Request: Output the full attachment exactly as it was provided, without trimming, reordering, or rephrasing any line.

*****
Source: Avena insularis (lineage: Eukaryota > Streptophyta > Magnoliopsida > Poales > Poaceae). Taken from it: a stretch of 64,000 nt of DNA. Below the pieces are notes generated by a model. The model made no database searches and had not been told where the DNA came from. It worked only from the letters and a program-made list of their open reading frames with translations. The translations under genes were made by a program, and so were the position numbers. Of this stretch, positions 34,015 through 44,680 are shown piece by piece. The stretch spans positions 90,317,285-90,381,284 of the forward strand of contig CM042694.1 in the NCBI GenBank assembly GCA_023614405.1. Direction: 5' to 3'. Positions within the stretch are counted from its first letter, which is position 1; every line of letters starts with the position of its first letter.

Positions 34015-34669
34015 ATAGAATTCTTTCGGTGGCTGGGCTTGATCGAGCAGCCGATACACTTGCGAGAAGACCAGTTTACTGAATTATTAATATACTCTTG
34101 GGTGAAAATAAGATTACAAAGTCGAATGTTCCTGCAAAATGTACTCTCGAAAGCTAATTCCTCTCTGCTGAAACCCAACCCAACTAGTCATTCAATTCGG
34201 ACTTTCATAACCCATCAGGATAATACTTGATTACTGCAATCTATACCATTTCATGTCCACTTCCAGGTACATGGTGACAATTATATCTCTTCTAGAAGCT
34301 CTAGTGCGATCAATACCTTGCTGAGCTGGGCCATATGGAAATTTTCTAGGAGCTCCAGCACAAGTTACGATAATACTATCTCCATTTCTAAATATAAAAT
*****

Source: Avena insularis (lineage: Eukaryota > Streptophyta > Magnoliopsida > Poales > Poaceae). Taken from it: a stretch of 64,000 nt of DNA. Below the pieces are notes generated by a model. The model made no database searches and had not been told where the DNA came from. It worked only from the letters and a program-made list of their open reading frames with translations. The translations under genes were made by a program, and so were the position numbers. Of this stretch, positions 34,015 through 44,680 are shown piece by piece. The stretch spans positions 90,317,285-90,381,284 of the forward strand of contig CM042694.1 in the NCBI GenBank assembly GCA_023614405.1. Direction: 5' to 3'. Positions within the stretch are counted from its first letter, which is position 1; every line of letters starts with the position of its first letter.

Positions 34015-34669
34015 ATAGAATTCTTTCGGTGGCTGGGCTTGATCGAGCAGCCGATACACTTGCGAGAAGACCAGTTTACTGAATTATTAATATACTCTTG
34101 GGTGAAAATAAGATTACAAAGTCGAATGTTCCTGCAAAATGTACTCTCGAAAGCTAATTCCTCTCTGCTGAAACCCAACCCAACTAGTCATTCAATTCGG
34201 ACTTTCATAACCCATCAGGATAATACTTGATTACTGCAATCTATACCATTTCATGTCCACTTCCAGGTACATGGTGACAATTATATCTCTTCTAGAAGCT
34301 CTAGTGCGATCAATACCTTGCTGAGCTGGGCCATATGGAAATTTTCTAGGAGCTCCAGCACAAGTTACGATAATACTATCTCCATTTCTAAATATAAAAT